I regret throwing that rock at the neighbor kid just because he pushed me down. I regret not kicking Happy in the balls when I had the chance. I regret the shitty coping mechanisms Young Byron got stuck relying on. I regret not telling Brooke, Dave, and Corbin to shove off. I regret not taking Justin and Stasia's problems seriously. I regret breaking Molly's heart. I regret ever feeling sorry for Kelly. I regret giving Tim (and a host of others, really) the benefit of the doubt. I regret throwing only the third or fourth punch. I regret every time I took the short way home. I regret how little time I spent drawing. I regret doing less than I could have to show my love. I won't go on, even though my list does.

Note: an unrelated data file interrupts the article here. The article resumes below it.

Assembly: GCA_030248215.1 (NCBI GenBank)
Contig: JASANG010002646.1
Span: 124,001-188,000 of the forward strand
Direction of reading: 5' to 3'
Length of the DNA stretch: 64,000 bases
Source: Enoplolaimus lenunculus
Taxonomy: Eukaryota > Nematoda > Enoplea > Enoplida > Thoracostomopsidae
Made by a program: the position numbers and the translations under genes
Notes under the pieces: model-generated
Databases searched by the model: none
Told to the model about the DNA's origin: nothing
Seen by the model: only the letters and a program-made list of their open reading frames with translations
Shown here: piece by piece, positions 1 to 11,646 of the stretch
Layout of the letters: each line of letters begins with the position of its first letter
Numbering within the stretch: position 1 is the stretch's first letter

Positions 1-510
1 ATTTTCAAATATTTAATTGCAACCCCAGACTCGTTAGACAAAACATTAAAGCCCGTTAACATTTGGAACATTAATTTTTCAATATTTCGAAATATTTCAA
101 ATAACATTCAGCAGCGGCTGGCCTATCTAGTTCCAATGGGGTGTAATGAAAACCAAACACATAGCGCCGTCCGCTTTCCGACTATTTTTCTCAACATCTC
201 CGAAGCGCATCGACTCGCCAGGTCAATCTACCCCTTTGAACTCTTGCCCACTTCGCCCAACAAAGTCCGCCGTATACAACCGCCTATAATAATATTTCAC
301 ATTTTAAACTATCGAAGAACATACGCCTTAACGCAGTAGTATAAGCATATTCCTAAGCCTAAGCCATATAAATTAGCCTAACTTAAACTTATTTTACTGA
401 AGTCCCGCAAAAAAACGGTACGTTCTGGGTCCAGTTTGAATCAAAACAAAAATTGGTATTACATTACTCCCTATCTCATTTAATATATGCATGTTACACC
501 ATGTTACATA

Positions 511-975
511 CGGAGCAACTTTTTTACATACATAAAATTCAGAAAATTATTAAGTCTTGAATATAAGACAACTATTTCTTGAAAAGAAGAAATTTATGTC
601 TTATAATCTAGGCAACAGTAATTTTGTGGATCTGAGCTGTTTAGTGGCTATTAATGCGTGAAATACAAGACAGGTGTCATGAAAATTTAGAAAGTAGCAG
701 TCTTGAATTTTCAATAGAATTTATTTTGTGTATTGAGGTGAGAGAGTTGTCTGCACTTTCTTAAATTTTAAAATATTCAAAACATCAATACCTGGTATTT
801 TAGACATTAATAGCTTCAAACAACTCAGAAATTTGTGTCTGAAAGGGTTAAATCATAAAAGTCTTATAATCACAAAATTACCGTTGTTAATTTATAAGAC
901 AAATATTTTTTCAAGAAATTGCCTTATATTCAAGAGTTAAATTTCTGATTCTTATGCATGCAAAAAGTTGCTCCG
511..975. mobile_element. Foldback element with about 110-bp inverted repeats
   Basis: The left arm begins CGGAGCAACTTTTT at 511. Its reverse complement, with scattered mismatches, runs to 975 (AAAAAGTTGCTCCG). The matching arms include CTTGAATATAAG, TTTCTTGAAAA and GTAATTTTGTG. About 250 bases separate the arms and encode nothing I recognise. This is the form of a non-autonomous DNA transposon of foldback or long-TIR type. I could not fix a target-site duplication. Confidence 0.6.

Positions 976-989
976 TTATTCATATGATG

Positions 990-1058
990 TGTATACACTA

Certain myths hold that a man (it's always a man — one way you can tell it's a myth) at the gate, mouth, or shore of an afterlife waits to judge the souls seeking entry. If I fell dead at this very moment, and found myself face to face with this celestial bouncer, I'd justify my existence to him by pointing out that the balance of good and bad tips at a rather acute angle to the side of the former, that my shuffling has been, if not consistently then at least mostly of an agreeable variety, and he'd grant me passage, no sweat.

    Of course, that's easy to say. It actually sounds flippant, like I'm ready for that big, creepy black block to tip over and crush me whenever. That's not the case at all. I've got an indisputable, stubborn attachment to living. I want as much life (while remaining cognizant and in control of my bodily functions) as I can have. There's so much left to do — so much more to write, so much more to make of myself, so much more to give the world, so much more love to show those in my life who matter most.